Corruption risk management: a smarter option for development aid
The basics of corruption risk management: A framework for decision making and integration into the project cycles introduces U4’s corruption risk management model. The paper provides a pragmatic methodology for corruption prevention in development aid programming. It presents a roadmap for corruption risk management across sectors and disciplines, and discusses how this approach can become a fundamentally new way to think about anti-corruption. The framework can be adapted to build the strongest risk management strategy possible or a lighter, less expensive version, depending on the context — highly corrupt contexts require more resources.
Currently, the measures used to mitigate corruption tend to be rudimentary and ‘one-size-fits-all;’ often chosen in haste and/or without much relevant information. The diagnostic tools available rarely go beyond simply identifying that corruption is a risk.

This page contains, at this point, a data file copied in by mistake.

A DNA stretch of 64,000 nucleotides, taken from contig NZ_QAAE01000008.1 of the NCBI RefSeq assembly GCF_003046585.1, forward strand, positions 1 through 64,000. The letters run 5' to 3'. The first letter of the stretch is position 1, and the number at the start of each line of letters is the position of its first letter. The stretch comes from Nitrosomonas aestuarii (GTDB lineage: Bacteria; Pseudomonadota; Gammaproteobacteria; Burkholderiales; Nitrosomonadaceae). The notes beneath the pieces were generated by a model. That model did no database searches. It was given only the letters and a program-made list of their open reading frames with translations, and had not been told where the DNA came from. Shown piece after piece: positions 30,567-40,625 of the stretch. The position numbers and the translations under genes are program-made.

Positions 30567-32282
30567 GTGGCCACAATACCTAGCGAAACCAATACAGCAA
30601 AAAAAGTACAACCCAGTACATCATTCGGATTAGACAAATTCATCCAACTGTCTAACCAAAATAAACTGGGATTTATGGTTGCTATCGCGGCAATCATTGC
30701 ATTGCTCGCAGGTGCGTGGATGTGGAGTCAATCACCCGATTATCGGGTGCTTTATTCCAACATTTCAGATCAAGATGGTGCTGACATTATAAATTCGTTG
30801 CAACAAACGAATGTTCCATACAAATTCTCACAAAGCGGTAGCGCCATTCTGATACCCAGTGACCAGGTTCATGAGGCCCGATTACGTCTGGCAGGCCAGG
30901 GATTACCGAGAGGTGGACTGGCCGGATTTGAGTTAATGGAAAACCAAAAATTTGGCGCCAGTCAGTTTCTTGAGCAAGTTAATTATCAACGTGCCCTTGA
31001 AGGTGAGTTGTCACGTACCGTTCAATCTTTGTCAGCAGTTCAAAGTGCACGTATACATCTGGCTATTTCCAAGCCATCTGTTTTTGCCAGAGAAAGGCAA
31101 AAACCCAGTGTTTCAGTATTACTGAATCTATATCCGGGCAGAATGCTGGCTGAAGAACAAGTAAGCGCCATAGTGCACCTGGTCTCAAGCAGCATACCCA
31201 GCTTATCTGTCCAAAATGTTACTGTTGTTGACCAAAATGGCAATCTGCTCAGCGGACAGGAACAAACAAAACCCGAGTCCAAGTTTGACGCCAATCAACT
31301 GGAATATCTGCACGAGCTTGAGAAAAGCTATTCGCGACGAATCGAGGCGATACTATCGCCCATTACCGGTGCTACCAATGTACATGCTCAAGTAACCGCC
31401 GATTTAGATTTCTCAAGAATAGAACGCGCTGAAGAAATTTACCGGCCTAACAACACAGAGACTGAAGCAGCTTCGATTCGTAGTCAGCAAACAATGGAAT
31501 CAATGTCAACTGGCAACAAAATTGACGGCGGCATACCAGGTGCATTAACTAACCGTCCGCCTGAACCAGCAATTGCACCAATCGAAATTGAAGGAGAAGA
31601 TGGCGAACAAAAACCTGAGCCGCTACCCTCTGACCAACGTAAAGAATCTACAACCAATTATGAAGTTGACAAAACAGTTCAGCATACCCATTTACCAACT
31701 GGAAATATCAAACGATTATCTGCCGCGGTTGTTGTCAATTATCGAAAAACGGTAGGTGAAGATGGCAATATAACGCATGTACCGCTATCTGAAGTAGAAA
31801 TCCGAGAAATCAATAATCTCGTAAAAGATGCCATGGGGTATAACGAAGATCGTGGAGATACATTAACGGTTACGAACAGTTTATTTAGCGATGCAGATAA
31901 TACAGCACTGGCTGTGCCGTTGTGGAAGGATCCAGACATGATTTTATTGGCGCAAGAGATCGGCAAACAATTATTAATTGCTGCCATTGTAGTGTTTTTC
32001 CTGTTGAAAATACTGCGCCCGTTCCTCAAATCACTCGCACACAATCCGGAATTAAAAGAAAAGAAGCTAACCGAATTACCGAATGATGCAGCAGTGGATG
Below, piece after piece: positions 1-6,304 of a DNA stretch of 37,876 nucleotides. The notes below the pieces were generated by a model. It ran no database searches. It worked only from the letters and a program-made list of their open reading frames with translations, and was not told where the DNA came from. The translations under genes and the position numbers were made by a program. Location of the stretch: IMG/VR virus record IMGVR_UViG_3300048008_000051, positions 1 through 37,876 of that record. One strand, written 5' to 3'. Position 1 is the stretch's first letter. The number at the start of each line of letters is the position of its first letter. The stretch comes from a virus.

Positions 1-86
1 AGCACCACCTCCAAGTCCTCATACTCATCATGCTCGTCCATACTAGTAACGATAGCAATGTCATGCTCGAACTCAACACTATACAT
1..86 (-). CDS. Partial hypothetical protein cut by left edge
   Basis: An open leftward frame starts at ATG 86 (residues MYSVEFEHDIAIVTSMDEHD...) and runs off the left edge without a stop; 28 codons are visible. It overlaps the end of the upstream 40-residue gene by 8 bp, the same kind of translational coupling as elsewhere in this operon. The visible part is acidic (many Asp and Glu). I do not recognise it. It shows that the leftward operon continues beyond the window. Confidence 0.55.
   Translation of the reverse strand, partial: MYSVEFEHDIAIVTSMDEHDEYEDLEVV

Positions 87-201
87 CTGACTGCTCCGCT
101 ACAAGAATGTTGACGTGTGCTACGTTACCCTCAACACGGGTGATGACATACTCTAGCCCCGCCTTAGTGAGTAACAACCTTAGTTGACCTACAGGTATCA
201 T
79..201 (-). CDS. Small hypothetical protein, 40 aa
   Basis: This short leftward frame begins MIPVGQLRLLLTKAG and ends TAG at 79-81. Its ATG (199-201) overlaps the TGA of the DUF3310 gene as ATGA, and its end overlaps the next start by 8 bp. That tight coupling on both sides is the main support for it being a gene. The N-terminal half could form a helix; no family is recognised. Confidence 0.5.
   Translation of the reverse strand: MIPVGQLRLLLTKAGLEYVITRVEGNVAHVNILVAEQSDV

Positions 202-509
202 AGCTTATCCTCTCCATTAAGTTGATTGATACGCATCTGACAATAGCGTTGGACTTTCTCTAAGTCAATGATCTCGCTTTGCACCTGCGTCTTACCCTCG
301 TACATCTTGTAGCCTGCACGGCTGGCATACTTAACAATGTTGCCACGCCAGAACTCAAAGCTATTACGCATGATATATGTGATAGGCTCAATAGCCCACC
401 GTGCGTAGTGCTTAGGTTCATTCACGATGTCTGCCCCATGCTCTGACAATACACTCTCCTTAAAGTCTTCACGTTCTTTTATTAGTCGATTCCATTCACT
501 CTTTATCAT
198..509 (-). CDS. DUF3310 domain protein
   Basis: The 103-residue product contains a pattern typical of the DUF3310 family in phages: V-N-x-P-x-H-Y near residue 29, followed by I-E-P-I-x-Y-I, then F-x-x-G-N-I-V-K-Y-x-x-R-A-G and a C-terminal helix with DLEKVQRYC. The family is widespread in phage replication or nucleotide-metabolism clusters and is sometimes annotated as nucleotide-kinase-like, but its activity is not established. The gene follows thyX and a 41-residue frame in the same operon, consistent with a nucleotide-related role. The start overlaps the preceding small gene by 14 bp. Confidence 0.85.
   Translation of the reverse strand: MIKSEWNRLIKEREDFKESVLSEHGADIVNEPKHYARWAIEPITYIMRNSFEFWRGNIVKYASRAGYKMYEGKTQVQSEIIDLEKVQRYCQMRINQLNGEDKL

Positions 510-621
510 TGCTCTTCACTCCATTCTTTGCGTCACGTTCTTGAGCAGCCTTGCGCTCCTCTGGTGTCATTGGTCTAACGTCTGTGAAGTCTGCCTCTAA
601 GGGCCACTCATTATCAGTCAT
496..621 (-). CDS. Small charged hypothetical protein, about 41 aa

An effective strategy should be more concerned with identifying the types of corruption most harmful to development in a particular context, assessing the magnitude of their negative impacts, and proposing considered responses to minimise their probability and impact.
Instead of surrendering to corruption risks and abandoning important and urgent development goals, the key is to determine tolerable levels of risk for a specific activity, based on a cost-benefit calculation that balances the risk against the expected benefits. As put in the World Development Report 2014: “the risk of inaction may well be the worst option of all.”
While fiduciary and reputational risks need to be taken into account, the starting point of the process should be the identification of the risks that corruption poses to development outcomes.
Four aspects of programmes affect corruption risks:
- Budget size and structure
- The capability of partners
- The concrete corruption levels in relevant sectors and institutions
- The service delivery mechanisms
A solid assessment is key: it allows for sound, differentiated choices of cost-effective risk management measures.
J. Johnsøn. 2014. Cost-effectiveness and cost-benefit analysis of governance and anti-corruption activities (U4 Issue 2014:10)
M. Johnston & J. Johnsøn. 2014. Doing the wrong things for the right reasons? “Do no harm” as a principle of reform (U4 Brief 2014:13)